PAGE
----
Who is the GOAT of Women’s Tennis?

By Steve Tsilimos | Posted 7 days ago

The qualifying rounds of Wimbledon started earlier this week and will continue throughout the week. The tournament is set to start on June 27, and this got us at osdbsports.com talking about the greatest women to ever set foot on a tennis court. 

Tennis Has Changed With The Times

It is never easy to rank the greatest in any sport because sports change over time. Tennis is no exception to this rule as it is one of the oldest sports that is still being played in the modern day. 

 

Most historians agree that 11th-century French monks pioneered tennis. Tennis was played by the aristocrats until around The Great Depression. During this time, the scale of public works projects in the U.S. included building tennis courts across the country which ultimately made tennis available to more people. Before the beginning of the Open Era in April 1968, only amateurs were allowed to compete in established tennis tournaments.

 

If someone were to have taken a time machine from the 1900s to the modern-day, they’d see a sport that follows the same rules, but the play style would be completely foreign. Different court styles benefitted different players and as the game grew the goal was to make the courts more even for all types of players. 

 

Even so, some courts are more evenly balanced than others. The medium-fast hard court surface found at the US Open was said to only allow the best of the best to win the tournament. Courts were not the only thing to change over the past few decades. Tennis balls and rackets both changed and got lighter as new technologies became available. 

The GOATs of Women’s Tennis

There is never just one person that is the greatest of all time in a sport. Yes, people usually rank and pick a winner because that is what sports are about, but the seven ladies listed below are all GOATs of women’s tennis. Most of the women on the list played during different eras, but what they all had in common is that they dominated the sport while they played. 

 

Starting with seven I’ll work my way through the most dominating female tennis players of all time ending with the number one GOAT. First, let's look at the ladies who almost made the list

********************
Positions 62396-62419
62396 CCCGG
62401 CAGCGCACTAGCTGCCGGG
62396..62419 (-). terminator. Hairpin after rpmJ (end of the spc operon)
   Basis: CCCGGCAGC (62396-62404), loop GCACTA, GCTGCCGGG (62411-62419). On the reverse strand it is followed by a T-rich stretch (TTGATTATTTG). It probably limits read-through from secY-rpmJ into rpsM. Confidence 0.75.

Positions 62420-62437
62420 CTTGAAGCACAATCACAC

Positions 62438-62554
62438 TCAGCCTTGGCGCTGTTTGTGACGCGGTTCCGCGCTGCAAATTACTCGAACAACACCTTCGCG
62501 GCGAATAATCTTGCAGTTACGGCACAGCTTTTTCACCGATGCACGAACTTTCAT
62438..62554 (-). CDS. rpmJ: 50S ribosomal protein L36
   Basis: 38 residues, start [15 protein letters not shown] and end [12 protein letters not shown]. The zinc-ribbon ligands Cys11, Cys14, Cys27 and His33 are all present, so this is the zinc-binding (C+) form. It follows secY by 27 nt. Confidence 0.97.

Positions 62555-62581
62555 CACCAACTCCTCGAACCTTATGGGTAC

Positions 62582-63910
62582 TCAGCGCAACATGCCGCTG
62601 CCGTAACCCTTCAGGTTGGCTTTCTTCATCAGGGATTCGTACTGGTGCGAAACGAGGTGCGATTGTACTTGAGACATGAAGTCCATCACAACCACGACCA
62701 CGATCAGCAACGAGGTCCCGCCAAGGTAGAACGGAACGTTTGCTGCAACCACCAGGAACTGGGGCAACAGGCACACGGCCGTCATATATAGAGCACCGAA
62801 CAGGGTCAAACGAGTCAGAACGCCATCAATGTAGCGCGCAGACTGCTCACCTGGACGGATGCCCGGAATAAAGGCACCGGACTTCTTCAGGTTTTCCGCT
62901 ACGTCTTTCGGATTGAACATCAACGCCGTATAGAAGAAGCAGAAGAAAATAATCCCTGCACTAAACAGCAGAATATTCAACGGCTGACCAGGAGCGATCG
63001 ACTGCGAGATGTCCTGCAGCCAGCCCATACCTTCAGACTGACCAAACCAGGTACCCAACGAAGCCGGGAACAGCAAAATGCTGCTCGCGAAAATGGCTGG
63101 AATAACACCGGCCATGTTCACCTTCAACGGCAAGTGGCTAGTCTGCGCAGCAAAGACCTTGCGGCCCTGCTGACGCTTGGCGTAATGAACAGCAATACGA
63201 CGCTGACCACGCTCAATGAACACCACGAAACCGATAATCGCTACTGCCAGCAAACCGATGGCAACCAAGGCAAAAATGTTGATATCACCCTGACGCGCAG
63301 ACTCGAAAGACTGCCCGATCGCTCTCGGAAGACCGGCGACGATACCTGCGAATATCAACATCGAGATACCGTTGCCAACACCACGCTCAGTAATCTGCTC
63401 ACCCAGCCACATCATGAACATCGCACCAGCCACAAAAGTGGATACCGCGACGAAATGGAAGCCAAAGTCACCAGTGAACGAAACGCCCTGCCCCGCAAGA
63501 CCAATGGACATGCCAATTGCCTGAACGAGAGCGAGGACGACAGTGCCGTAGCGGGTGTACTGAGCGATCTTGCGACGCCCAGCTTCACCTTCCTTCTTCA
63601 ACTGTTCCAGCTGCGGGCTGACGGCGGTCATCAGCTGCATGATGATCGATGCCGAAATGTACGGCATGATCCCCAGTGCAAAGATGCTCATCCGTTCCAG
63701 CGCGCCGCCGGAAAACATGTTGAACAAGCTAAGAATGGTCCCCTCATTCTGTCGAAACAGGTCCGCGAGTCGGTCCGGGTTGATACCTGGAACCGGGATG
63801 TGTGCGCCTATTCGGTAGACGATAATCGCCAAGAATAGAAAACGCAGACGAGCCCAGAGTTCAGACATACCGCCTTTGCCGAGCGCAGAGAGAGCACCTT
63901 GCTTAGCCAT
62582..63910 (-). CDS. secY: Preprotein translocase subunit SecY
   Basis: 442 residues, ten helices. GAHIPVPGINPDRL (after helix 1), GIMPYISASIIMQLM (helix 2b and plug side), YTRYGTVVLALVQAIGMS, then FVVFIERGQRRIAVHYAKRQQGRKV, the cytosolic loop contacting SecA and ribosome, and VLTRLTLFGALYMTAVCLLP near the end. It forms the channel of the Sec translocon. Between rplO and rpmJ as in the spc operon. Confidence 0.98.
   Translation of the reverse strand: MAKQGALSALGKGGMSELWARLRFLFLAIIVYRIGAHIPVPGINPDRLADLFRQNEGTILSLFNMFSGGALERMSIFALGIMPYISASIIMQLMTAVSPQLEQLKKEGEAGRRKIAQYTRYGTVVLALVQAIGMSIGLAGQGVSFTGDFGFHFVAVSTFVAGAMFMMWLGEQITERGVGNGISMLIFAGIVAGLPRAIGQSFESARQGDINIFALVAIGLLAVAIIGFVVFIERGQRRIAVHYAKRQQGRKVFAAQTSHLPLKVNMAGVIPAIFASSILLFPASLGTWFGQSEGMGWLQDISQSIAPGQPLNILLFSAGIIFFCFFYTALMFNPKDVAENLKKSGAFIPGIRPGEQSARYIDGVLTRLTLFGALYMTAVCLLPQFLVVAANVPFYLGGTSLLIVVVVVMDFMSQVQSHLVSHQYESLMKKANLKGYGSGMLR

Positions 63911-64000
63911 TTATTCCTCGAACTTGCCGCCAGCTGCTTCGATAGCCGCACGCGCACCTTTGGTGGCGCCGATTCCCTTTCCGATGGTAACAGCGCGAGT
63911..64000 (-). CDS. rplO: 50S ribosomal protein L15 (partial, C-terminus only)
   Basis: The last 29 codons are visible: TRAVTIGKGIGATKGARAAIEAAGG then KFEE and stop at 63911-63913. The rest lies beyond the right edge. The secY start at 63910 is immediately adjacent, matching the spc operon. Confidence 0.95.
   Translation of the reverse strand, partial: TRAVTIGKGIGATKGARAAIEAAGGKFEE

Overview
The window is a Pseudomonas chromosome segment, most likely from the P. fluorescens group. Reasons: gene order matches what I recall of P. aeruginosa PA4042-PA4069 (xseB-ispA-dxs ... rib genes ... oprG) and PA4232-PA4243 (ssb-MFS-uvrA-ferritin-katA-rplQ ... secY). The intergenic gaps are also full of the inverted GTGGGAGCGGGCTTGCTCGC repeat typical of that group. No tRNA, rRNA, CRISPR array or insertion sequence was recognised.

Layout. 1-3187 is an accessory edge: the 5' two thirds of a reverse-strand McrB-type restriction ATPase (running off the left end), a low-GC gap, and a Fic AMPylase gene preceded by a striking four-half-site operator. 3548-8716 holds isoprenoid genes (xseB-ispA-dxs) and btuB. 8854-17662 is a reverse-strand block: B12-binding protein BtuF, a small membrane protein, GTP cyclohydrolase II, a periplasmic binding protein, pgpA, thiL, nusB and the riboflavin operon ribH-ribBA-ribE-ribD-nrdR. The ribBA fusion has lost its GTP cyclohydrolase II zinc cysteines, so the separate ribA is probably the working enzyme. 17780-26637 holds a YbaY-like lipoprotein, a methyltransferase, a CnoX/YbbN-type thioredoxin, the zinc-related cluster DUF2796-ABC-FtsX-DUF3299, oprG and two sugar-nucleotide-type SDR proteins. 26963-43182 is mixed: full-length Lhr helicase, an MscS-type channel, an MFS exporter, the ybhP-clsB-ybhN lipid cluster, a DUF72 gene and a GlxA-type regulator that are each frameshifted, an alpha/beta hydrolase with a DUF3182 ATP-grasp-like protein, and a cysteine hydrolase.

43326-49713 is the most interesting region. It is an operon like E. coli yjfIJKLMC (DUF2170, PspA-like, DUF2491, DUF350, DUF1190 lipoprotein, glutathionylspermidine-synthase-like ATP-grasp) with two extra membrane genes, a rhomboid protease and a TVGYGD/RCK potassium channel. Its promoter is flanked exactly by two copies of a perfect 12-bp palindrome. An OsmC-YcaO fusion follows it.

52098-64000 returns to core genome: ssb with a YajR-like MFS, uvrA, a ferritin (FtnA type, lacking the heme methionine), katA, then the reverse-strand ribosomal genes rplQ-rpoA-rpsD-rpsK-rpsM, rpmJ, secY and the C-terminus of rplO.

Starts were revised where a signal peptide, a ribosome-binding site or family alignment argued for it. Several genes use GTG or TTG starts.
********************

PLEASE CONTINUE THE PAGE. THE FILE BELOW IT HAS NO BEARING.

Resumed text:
Honorable Mention

Venus Williams, Justine Henin, Evonne Goolagong, Martina Hingis, Maureen Connolly, Tracy Austin, Helen Wills Moody, Maria Sharapova, and Jennifer Capriati.

No. 7 – Monica Seles

• Turned pro: 1989
• Retired: 2008
• Career prize money: $14,891,762
• 53 career titles
• 9 Grand Slam Singles Titles: 4 Australian, 3 French, 2 US Open

 

Monica Seles started turning heads in her first professional match as a 14-year-old girl who had unprecedented power for her petite size. Two years later after a growth spurt, Seles became the youngest woman to win the French Open at just 16. In 1991 Seles became the No. 1 ranked women’s tennis player, overtaking Steffi Graf who had been dominating the sport in the ’80s. Seles won 22 titles and made it to 33 finals in 34 tournaments she participated in. Seles won seven out of the eight Grand Slams she played in and compiled a 159-12 record over those two years. 

 

Seles endured one of the most horrific attacks in sports history that derailed her career. In 1993 Seles was stabbed in the back by a deranged fan during the Citizen Cup in Hamburg Germany. Before the attack, many tennis fans believed Seles had the chance to be the greatest women’s tennis player ever. She eventually returned to tennis after the attack and won a Grand Slam in 1996, but it was obvious she was never the same player. 

No. 6 – Billie Jean King

• Turned pro: 1968
• Retired: 1983
• Career prize money: $1,966,487
• 129 career titles
• 12 Grand Slam Singles Titles: 1 Australian, 1 French, 6 Wimbledon, 4 US Open

 

Billie Jean King is perhaps the most influential player of all time - among both men and women. Even if it meant risking her tennis career, the American stood up for the furtherance of female tennis players. King is the founder of the Women's Tennis Association (WTA) – the governing body of women's tennis today. 

 

On the court, King dominated at Wimbledon from the years 1966 to 1975, where she won the tournament six times. King is most remembered for her “battle of the sexes” with an older Bobby Riggs in 1973, an exhibition match she easily won. King is one of 10 female tennis players to have completed the Career Grand Slam, and her 12 singles titles place her sixth all-time.

No. 5 – Chris Evert

• Turned pro: 1972
• Retired: 1989
• Career prize money: $8,895,195
• 157 career titles